6. Intestines are very discriminating.

"The intestines have to discriminate between good things—food, water, vitamins, good bacteria—and bad things, such as infectious organisms like viruses, parasites and bad bacteria," Zaph says. Researchers don't entirely know how the intestines do this. Zaph says that while your intestines are designed to keep dangerous bacteria contained, infectious microbes can sometimes penetrate your immune system through your intestines.

7. The small intestine is covered in "fingers" ...

The lining of the small intestine is blanketed in tiny finger-like protrusions known as villi. These villi are then covered in even tinier protrusions called microvilli, which help capture food particles to absorb nutrients, and move food on to the large intestine.

8. ... And you can't live without it.

Your small intestine "is the sole point of food and water absorption," Zaph says. Without it, "you'd have to be fed through the blood."

9. The intestines house your microbiome. 

The microbiome is made up of all kinds of microorganisms, including bacteria, viruses, fungi, and protozoans, "and probably used to include worm parasites too," says Zaph. So in a way, he adds, "we are constantly infected with something, but it [can be] helpful, not harmful."

10. Intestines are sensitive to change.

Zaph says that many factors change the composition of the microbiome, including antibiotics, foods we eat, stress, and infections. But in general, most people's microbiomes return to a stable state after these events. "The microbiome composition is different between people and affected by diseases. But we still don't know whether the different microbiomes cause disease, or are a result in the development of disease," he says.

11. Transferring bacteria from one gut to another can transfer disease—or maybe cure it.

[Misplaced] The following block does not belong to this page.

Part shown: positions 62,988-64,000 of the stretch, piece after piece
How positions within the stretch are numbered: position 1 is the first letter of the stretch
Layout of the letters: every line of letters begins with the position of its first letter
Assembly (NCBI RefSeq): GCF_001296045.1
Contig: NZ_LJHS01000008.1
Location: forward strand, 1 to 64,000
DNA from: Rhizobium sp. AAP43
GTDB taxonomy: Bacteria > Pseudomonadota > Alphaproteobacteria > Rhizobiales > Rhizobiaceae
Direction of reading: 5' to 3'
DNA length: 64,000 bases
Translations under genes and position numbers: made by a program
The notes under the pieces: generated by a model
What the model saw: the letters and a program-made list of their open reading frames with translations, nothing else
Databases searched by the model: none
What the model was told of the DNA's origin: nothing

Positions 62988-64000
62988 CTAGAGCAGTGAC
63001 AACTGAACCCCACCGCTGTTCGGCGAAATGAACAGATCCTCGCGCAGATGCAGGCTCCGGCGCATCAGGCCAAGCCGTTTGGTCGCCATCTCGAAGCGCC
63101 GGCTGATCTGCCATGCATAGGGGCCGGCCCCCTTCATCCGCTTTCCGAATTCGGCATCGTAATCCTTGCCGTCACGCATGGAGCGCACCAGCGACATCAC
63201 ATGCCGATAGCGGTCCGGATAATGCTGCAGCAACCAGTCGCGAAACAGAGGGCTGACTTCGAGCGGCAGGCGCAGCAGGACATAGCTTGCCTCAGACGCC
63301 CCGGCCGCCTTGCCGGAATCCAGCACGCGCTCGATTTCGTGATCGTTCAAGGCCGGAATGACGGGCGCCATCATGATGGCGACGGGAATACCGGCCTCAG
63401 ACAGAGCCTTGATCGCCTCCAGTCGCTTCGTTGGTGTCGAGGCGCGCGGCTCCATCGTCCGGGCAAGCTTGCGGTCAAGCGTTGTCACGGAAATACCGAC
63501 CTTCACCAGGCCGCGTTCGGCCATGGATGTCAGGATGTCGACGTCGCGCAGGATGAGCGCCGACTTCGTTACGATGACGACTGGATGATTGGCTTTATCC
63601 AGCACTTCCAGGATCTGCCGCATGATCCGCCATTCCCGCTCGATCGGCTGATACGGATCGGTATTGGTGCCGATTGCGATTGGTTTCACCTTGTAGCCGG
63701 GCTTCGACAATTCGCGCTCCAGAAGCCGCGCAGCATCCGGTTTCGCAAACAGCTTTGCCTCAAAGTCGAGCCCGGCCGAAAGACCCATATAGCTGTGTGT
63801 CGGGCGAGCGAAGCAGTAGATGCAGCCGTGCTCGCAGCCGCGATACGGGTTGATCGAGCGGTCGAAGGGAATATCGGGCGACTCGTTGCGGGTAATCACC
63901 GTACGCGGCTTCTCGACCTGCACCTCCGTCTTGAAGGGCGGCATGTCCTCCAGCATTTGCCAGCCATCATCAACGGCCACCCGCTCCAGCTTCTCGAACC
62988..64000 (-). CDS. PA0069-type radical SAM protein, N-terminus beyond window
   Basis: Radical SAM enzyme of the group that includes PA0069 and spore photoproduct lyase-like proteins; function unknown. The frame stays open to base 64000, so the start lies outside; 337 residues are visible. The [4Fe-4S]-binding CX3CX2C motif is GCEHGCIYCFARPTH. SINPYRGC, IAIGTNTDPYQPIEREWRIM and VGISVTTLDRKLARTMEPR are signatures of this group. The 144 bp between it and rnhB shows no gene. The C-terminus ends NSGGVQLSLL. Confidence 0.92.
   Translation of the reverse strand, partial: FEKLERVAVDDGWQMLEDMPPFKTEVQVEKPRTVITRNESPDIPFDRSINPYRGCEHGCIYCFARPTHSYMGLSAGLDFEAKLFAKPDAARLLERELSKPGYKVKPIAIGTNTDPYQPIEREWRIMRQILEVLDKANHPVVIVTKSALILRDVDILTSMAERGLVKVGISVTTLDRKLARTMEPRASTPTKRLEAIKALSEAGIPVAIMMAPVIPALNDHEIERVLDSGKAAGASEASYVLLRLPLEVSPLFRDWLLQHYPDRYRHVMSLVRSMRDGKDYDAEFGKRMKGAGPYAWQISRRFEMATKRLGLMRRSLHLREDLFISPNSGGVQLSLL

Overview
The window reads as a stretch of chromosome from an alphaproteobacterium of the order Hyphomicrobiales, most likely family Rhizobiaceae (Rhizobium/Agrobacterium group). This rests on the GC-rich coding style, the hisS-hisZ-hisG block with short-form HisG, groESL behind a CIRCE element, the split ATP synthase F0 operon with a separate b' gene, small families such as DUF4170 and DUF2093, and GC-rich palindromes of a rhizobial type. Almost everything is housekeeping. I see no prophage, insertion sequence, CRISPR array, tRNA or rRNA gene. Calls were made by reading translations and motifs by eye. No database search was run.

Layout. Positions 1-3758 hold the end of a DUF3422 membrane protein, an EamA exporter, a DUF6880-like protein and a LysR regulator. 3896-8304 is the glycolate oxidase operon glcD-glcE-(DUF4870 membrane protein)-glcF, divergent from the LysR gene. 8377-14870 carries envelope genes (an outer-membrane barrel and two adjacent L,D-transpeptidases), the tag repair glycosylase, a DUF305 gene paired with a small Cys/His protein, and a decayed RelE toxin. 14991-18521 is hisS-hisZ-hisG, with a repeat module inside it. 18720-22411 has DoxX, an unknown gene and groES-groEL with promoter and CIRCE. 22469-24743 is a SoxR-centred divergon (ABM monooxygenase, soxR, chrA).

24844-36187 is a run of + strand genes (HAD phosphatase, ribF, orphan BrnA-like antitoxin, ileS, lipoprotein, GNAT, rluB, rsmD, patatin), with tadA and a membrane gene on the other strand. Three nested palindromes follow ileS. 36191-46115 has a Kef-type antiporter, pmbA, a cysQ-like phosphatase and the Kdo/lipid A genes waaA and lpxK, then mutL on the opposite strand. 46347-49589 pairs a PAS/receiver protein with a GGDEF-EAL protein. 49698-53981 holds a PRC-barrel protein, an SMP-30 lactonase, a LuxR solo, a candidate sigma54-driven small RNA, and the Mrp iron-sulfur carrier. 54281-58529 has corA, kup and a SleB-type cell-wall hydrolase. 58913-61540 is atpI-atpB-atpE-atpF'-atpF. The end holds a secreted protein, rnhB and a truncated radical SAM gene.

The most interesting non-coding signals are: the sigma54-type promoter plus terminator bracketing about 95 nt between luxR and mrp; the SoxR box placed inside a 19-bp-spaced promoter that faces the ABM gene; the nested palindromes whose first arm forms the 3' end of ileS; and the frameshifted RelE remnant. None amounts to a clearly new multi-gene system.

"Studies in mice show that transplanting microbes from obese mice can transfer obesity to thin mice," Zaph says. But transplanting microbes from healthy people into sick people can be a powerful treatment for some intestinal infections, like that of the bacteria Clostridium difficile, he adds. Research is pouring out on how the microbiome affects various diseases, including multiple sclerosis, Parkinson's, and even autism.

12. The microbes in your intestines might influence how you respond to medical treatments.

Some people don't respond to cancer drugs as effectively as others, Zaph says. "One reason is that different microbiomes can metabolize the drugs differently." This has huge ramifications for chemotherapy and new cancer treatments called checkpoint inhibitors. As scientists learn more about how different bacteria metabolize drugs, they could possibly improve how effective existing cancer treatments are.

This 3D-Printed Sushi is Customized For You Based on the Biological Sample You Send In

Open Meals
Open Meals

Many high-end restaurants require guests to make a reservation before they dine. At Sushi Singularity in Tokyo, diners will be asked to send fecal samples to achieve the ideal experience. As designboom reports, the new sushi restaurant from Open Meals creates custom sushi recipes to fit each customer's nutritional needs.

Open Meals is known for its experimental food projects, like the "sushi teleportation" concept, which has robotic arms serving up sushi in the form of 3D-printed cubes. This upcoming venture takes the idea of a futuristic sushi restaurant to new extremes.

Guests who plan on dining at Sushi Singularity will receive a health test kit in the mail, with vials for collecting biological materials like urine, saliva, and feces. After the kit is sent back to the sushi restaurant, the customer's genome and nutritional status will be analyzed and made into a "Health ID." Using that information, Sushi Singularity builds personalized sushi recipes, optimizing ingredients with the nutrients the guest needs most. The restaurant uses a machine to inject raw vitamins and minerals directly into the food.

To make things even more dystopian, all the sushi at Sushi Singularity will be produced by a 3D-printer with giant robotic arms. The menu items make the most of the technology; a cell-cultured tuna in a lattice structure, powdered uni hardened with a CO2 laser, and a highly detailed model of a Japanese castle made from flash-frozen squid are a few of the sushi concepts Open Meals has shared.

The company plans to launch Sushi Singularity in Tokyo some time in 2020. Theirs won't be the first sushi robots to roll out in Japan: The food delivery service Ride On Express debuted sushi delivery robots in the country in 2017.

[h/t designboom]